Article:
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Publication numberUS7444887 B2
Publication typeGrant
Application numberUS 11/881,832
Publication dateNov 4, 2008
Filing dateJul 27, 2007
Priority dateJul 28, 2006
Fee statusLapsed
Also published asEP1883008A2, EP1883008A3, US20080047364
Publication number11881832, 881832, US 7444887 B2, US 7444887B2, US-B2-7444887, US7444887 B2, US7444887B2
InventorsTakashi Yoshida, Hiroyuki Kajimoto
Original AssigneeNitta Corporation
Export CitationBiBTeX, EndNote, RefMan
External Links: USPTO, USPTO Assignment, Espacenet
Touch sensor using optical fiber
US 7444887 B2
Abstract
In a touch sensor, one ends of optical fibers are disposed at positions corresponding to respective pressure sensing points on a sensor sheet. The optical fibers in a bundled form are connected in a detection unit. The detection unit includes therein a camera that takes an image showing a change in luminance at the other ends of the optical fibers. A transmissive body is disposed to contain the other ends of the optical fibers and light sources. Upper and side faces of the transmissive body are covered with antireflection members. The transmissive body has substantially the same refractive index as the core of each optical fiber. A force applied to the sensor sheet is detected based on the change in luminance at the other ends of the optical fibers shown in the image taken by the camera.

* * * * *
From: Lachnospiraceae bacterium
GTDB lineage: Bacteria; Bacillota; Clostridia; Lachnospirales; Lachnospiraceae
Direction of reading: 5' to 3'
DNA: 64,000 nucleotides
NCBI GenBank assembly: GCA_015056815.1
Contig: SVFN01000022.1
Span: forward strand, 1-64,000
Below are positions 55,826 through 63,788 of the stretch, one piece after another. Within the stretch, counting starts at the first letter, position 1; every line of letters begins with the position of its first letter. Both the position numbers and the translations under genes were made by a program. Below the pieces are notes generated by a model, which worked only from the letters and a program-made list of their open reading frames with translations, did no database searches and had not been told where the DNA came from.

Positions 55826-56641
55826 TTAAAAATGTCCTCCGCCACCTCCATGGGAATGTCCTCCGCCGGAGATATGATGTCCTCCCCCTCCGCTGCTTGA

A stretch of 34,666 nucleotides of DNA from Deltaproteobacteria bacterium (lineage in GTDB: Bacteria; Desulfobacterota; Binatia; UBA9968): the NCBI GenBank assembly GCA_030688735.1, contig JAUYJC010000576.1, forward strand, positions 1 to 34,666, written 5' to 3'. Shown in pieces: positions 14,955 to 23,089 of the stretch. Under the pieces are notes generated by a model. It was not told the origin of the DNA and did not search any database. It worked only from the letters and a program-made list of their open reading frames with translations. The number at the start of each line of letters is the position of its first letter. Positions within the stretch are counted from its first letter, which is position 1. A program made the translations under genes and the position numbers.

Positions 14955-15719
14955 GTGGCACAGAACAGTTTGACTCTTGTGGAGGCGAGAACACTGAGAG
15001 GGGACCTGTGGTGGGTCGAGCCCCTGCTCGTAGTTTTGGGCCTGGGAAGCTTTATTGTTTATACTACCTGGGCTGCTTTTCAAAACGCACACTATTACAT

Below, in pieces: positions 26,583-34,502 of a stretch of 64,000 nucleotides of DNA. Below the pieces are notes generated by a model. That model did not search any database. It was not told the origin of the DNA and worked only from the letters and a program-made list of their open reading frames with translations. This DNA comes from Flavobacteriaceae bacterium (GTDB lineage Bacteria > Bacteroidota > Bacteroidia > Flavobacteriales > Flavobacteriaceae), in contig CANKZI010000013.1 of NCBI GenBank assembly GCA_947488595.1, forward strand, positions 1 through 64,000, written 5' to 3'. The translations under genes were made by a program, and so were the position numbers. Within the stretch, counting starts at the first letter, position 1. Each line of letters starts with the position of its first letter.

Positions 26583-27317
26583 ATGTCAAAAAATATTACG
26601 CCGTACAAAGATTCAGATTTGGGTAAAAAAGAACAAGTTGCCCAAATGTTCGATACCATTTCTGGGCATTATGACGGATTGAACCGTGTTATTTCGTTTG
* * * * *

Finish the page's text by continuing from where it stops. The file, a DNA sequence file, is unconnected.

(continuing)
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Claims(2)
1. A touch sensor using optical fibers, the sensor comprising:
an elastic member having thereon a plurality of pressure sensing points;
a plurality of optical fibers one ends of which are disposed at positions in the elastic member corresponding to the respective pressure sensing points, each optical fiber comprising a core and a clad surrounding the core;
a light source that emits lights toward the other ends of the plurality of optical fibers;
a transmissive body having substantially the same refractive index as the core and containing therein the other ends of the optical fibers and the light source;
an image-taking device that takes an image showing a change in luminance at the other ends of the plurality of optical fibers;
an antireflection member that prevents light reflection into the transmissive body at an end face of the transmissive body;
a light-shielding member that prevents incidence of external lights at an end face of the transmissive body; and
a force detecting system that detects a force applied to the elastic member, on the basis of the change in luminance at the other ends of the optical fibers shown in the image taken by the image-taking device.
2. The sensor according to claim 1, wherein the arrangement pattern of the other ends of the plurality of optical fibers is similar to the arrangement pattern of the plurality of pressure sensing points on the elastic member.
Description
BACKGROUND OF THE INVENTION

1. Field of the Invention

The present invention relates to a touch sensor using optical fibers.

2. Description of Related Art